Working women face a whirlwind of challenges in northern Syria

Women working in the field of olive tree layering in northern Syria – December 28, 2021 (Shafak Organization)

Women working in the field of olive tree layering in northern Syria – December 28, 2021 (Shafak Organization)

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Enab Baladi – Abdul Karim al-Thalji

The conditions of war in Syria have weighed heavily on the lives of Syrians in general, with women being among its victims, paying a high price and facing difficulties from exposure to bombing, displacement, and the loss of a breadwinner.

Many women have been compelled to work in order to secure the needs of their families, taking on the responsibility themselves and facing difficulties, especially in balancing home needs with job requirements and obligations.

Enab Baladi met with a number of working women in non-governmental organizations in northwest Syria and learned about how they work, their struggles at work, and how they balance job requirements with family and household needs.

Work challenges

Agricultural engineer Huda al-Deiri, a displaced from Daraa to the city of Afrin in northwest Aleppo, works on an agricultural project with the Takaful al-Sham organization in the Afrin area. She told Enab Baladi that the organization does not discriminate between women and men in terms of salaries. However, the work she does is exhausting, especially since she is nearly 45 years old, indicating that she works as hard as men, walking long distances during work.

Al-Deiri, who is the breadwinner for her family, added that women’s suffering is doubled in jobs that require physical effort. She mentioned that she may be alone or with one of her colleagues, along with a car driver, and they travel long distances between the mountains and valleys of Afrin, which always causes them fear during their field tours. Additionally, during summer field visits, they face instances of encountering snakes or wild animals, and they, being women, cannot defend themselves as men can, according to her.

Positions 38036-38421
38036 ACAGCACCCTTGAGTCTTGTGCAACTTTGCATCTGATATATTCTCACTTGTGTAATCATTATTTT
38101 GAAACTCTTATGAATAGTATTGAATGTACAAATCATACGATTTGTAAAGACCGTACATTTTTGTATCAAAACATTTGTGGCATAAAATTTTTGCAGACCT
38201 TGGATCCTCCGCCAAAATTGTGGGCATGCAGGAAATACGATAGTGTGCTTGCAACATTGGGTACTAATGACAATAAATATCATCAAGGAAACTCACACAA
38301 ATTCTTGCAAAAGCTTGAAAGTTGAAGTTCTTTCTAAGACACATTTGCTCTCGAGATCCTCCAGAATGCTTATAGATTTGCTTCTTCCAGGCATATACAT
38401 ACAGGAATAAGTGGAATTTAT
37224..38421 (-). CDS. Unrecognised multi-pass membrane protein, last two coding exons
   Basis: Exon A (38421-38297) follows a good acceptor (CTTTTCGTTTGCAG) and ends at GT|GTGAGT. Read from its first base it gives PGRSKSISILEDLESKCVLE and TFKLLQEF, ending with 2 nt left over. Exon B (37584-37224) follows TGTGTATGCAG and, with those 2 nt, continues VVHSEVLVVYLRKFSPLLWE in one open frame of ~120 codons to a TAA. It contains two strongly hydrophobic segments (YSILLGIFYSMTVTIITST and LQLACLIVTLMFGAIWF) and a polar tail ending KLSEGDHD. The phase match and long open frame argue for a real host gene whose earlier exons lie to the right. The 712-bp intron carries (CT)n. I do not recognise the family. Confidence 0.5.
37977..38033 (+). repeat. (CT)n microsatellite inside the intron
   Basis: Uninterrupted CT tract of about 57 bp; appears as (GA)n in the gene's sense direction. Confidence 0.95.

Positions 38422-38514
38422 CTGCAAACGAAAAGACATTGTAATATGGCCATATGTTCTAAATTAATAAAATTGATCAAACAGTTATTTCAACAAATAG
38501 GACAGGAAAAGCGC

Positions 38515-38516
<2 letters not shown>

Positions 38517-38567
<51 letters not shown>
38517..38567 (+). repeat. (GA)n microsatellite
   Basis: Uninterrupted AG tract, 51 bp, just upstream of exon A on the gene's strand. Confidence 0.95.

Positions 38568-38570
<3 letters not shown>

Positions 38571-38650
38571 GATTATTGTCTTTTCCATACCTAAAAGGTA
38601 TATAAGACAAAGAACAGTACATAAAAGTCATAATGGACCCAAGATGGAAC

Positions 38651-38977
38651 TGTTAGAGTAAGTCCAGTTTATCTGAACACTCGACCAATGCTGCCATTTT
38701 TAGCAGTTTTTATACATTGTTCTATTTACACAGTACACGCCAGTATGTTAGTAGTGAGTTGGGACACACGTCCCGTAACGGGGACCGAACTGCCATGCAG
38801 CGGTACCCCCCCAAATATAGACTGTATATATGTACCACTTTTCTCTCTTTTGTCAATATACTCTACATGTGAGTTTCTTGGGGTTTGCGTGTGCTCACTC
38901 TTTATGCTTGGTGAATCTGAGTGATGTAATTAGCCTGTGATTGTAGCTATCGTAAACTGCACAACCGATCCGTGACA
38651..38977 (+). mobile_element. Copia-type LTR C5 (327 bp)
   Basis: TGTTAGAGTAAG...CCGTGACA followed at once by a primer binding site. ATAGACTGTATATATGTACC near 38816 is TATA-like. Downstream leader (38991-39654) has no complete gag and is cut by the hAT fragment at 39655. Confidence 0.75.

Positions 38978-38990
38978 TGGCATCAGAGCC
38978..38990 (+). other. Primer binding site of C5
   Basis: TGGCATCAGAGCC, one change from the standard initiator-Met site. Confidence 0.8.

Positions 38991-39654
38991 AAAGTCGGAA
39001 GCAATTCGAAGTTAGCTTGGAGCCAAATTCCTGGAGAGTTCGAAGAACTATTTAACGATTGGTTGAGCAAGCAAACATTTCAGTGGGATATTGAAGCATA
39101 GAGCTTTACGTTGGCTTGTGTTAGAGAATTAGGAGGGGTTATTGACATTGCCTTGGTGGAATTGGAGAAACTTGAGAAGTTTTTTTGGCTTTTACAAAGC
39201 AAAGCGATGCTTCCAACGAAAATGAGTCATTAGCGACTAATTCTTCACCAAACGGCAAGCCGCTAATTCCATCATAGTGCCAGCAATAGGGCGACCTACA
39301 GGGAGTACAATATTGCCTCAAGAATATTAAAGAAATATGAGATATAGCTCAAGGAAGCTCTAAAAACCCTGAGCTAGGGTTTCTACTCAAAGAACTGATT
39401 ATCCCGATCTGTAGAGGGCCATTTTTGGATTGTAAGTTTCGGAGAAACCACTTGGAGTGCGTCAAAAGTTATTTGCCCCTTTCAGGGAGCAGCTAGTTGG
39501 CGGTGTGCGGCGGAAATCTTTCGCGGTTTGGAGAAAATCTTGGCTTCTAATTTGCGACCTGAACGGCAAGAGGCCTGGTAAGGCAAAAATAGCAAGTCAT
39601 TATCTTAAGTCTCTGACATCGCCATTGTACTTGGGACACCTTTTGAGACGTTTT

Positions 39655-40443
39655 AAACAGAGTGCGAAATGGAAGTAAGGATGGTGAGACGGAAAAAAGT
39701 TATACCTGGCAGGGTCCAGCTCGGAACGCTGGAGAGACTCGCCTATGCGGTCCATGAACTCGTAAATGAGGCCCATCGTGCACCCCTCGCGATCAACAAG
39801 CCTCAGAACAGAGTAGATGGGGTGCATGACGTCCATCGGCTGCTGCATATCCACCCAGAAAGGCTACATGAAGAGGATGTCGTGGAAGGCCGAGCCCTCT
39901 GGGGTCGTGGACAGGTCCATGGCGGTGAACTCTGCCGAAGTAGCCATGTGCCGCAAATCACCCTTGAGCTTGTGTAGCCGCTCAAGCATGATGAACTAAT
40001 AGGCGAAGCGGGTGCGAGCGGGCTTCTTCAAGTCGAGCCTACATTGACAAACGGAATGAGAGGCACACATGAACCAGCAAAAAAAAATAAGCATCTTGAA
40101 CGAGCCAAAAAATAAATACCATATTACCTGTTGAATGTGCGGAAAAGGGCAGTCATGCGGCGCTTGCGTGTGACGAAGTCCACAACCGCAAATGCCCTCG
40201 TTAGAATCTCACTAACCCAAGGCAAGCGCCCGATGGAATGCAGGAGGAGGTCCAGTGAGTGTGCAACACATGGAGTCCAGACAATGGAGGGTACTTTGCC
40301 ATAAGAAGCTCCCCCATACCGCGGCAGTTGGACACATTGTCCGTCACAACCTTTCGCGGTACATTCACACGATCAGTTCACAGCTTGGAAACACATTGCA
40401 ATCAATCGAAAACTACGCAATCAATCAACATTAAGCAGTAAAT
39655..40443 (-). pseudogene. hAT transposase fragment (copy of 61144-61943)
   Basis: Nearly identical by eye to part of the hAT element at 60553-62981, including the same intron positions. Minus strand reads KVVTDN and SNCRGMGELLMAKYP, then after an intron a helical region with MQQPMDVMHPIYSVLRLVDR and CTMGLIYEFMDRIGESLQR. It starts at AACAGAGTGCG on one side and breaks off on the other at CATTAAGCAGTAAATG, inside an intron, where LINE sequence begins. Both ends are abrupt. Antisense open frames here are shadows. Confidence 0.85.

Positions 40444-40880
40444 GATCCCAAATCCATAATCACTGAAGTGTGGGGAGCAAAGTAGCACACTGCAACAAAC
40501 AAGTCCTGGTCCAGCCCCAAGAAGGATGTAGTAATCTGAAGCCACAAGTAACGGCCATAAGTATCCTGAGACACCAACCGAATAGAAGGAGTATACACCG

Al-Deiri continued, “Sometimes we have humanitarian aid distribution in camps and face harassment from beneficiaries, or assaults and insults, and sometimes gunfire. We do not have the ability to respond, especially since humanitarian organizations prohibit reciprocating harm with harm, and even if you are insulted, you must maintain your composure and dignity.”

The agricultural engineer mentioned that the organization considers the situation of women, as there are maternity leaves, but they differ according to the duration of the employee’s contract; if she has been with the organization for more than a year, she is entitled to a paid leave of up to 15 days, in addition to no job duties discrimination between women and men, but both genders perform the same tasks and works.

Recently, organizations have started to see the necessity of having female elements within any field team, especially in emergency response projects, due to special cases such as a widow being alone at home or a woman in “iddah” (waiting period), as part of the beneficiary identity verification process, according to al-Deiri.

Breast cancer awareness session in northwestern Syria – October 9, 2022 (Shafak Organization)

Breast cancer awareness session in northwestern Syria – October 9, 2022 (Shafak Organization)

For her part, Lawyer Huda Sarjawi, a legal advisor at the Shafak organization working in the Azaz area, said that working in camps is exhausting, as she conducts training missions and legal awareness raising for women in camps in various weather conditions, in addition to the large distances the field team covers to reach the camps, pointing out that she leaves for work early and does not return home until sunset, and she has a family with ongoing needs and requirements.